Repopulations: New Horizons

Grantee of Brooklyn Arts Fund Grant Type: (Brooklyn Arts Fund/Local Arts Support/Creative Equations Fund) Project Profile: Daniela Holban (Curator)

Photo courtesy of Last Frontier NYC & Sol Kjok

Brooklyn Arts Council announced in March 2022 an allocation of over $1.3 million to 238 Brooklyn-based artists and cultural organizations. This year marks the highest number of grantees and awardees as well as the largest amount of funding BAC has ever distributed. Art Spiel in collaboration with Brooklyn Arts Council features some artists who received a Brooklyn Arts FundLocal Arts Support, and/or Creative Equations Fund grant in 2022.

‘REPOPULATIONS: New Horizons’ is the second iteration of the Climate Week-inspired exhibition series REPOPULATIONS which focuses on environmentally-themed subjects and takes place yearly during the summer and early fall months. The exhibition is part of the larger NOoSPHERE Arts’ WE ARE NATURE Series: art events that make full use of the unique stage setting of the Kingsland Wildflowers bird sanctuary at Broadway Stages in Greenpoint, Brooklyn, to engage a diverse audience in environmental efforts through art. 

The exhibition brings together a group of 17 contemporary artists to reflect and discuss environmentally-focused themes, the state of the world today and new conceptions of the future. The exhibition will focus on female-identifying and non-binary artists, in an attempt to construct visions of the power of creation + destruction and metaphorically reclaim sacred spaces for the priestess archetype. This temporary environment will be used for reflection, meditation and celebration of nature, humanity, and inspiration, a place meant to contemplate how we will build a new world after the Pandemic, which stands as the symbolic Flood of our times. The exhibition will present site specific installations, immersive sound experiences, video, sculpture, and 2D works and will occupy Last Frontier NYC and parts of the Kingsland Wildflowers Rooftops.

Artists: Valincy-Jean Patelli, Jodie Lyn-Kee-Chow, Sarah Brook, Sabrina Barrios, Asdis Gunnarsdottir, Alex Wolkowicz, Anne-Katrin Spiess, Cheryl Maeder, Marie Elena Pombo, Whitney Vangrin, Valerie Hallier, Beatriz Chachamovits, Rachel Frank, Deborah Jack, Jodie Mim Goodnough, Virginia Luna Montgomery, Isabel Beavers

Daniela Holban is a Romanian-born curator, cultural producer and programs director with over 15 years of professional experience in art institutions, museums, and nonprofits. She specializes in curatorial direction, public programming, and artist management. Her curatorial practice seeks to respond to and present systems of self-reflection, identity, multipolarity, and sustainability. She is dedicated to public engagement, artist development, environmentally-based art programming, and action-driven communities. She currently oversees programming and curation at NOoSPHERE Arts and is the head curator at Artfare. In the past, she has worked with the Metropolitan Museum of Art, MANA Contemporary, {CTS} Creative Thriftshop, William Bennet Gallery, The Ear Classical, and The Fashion and Textile Museum in London.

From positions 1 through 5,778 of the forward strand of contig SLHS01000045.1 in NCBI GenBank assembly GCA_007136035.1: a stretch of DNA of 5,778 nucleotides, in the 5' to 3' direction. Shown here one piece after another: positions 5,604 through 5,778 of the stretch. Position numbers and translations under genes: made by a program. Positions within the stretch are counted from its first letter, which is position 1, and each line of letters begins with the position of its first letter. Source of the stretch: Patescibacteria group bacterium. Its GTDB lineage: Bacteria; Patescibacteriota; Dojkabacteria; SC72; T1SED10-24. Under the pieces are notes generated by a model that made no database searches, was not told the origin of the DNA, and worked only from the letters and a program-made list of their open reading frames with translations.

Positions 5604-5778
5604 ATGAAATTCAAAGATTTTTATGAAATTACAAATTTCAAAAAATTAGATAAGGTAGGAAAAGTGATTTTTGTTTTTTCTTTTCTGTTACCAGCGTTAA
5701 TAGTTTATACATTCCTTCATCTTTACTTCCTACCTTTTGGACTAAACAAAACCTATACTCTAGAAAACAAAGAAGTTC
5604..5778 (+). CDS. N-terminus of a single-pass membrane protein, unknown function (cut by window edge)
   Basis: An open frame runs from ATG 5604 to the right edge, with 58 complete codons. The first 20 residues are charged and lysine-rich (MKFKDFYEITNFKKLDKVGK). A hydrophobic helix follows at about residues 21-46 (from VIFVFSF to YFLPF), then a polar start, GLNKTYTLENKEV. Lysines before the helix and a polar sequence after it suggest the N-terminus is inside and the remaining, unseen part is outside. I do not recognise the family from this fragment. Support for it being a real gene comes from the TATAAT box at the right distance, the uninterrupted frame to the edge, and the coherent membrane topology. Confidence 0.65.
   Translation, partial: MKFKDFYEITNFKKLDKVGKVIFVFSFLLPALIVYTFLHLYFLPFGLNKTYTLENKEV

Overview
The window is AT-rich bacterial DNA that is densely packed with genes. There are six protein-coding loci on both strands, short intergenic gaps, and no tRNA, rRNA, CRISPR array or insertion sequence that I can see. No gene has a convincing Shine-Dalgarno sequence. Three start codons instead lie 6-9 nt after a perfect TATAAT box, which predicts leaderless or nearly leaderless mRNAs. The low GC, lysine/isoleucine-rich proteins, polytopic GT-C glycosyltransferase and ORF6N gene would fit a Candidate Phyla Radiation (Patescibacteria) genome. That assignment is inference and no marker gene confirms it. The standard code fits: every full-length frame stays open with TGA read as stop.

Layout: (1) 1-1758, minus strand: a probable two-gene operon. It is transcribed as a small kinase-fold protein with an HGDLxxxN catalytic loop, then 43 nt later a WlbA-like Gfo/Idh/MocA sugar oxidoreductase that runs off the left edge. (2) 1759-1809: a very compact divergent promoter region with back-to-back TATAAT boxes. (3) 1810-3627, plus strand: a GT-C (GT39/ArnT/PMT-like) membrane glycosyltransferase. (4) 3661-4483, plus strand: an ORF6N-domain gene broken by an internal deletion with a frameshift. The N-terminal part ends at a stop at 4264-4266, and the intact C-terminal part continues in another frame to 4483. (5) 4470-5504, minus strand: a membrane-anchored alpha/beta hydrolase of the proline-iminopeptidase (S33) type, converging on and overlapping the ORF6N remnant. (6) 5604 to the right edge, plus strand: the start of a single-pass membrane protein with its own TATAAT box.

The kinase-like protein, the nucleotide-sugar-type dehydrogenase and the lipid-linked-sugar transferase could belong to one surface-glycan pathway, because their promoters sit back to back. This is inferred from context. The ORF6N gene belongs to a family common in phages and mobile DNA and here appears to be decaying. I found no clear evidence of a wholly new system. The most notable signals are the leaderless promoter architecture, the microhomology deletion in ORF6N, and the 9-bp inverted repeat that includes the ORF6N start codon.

Tell me about your project and how it fits within your overall practice.

My curatorial practice seeks to respond to and present systems of self-reflection, identity and multipolarity. In recent years, there has been a shift in my practice towards more of an environmental lens, and a focus on building and seeking sustainability in response to the current state of the world. I have always looked to the arts for answers and deeper truths and I continue to do so with this exhibition. By inviting artists to reflect on the same subject and to imagine possible versions of the future, I continue this journey and exploration. The exhibition is meant to represent a conversation: an exchange of ideas and solutions between the curator, the artists and the audience.

The exhibition will populate a few different arena within the 520 Kingsland Avenue building. Inside Last Frontier, a massive industrial warehouse loft, the exhibition will present 6 different video based artists (Virginia Luna Montgomery, Isabel Beavers, Deborah Jack, Whitney Vangrin, Cheryl Maeder and Asdis Gunnarsdottir) whose work investigates ideas on climate change, eco-feminism, ritual, shared vulnerability and atomic consciousness. Alongside the video based work, the space will host an installation by María-Elena Pombo which is part of the Starches of Abya Yala: an ongoing research project exploring corn, cassava, and potatoes as a way to understand the past, present and future of this territory and the modern world at large. Other smaller 2D and 3D works by Jodie Lyn-Kee-Chow, Asia Sztencel, Valerie Hallier, Beatriz Chachamovits, Rachel Frank and Jodie Mim Goodnough will also be on view in the space.

The rest of the exhibition will be site specific and will activate the Kingsland Wildflower Rooftops. Sabrina Barrios’ Rise of the Missing Planet (pictured) is a site-specific art installation inspired by the story of Tiamat, the Goddess of Creation for the Matriarchy or the Goddess of Chaos for the Patriarchy. This art installation is part of a trilogy series, and is inspired by the Brazilian new-concrete movement of the 60’s, its ideals and explorations. The other two installations were built in Finland (2017) and Brazil (2019). Two other outdoor installations will adorn the green rooftops: a site specific sculptural work by Sarah E. Brook and a sculptural piece with sound by Alex Wolkowicz.

photos courtesy NOoSP HERE Arts and Sabrina Barrios

For more details on the project: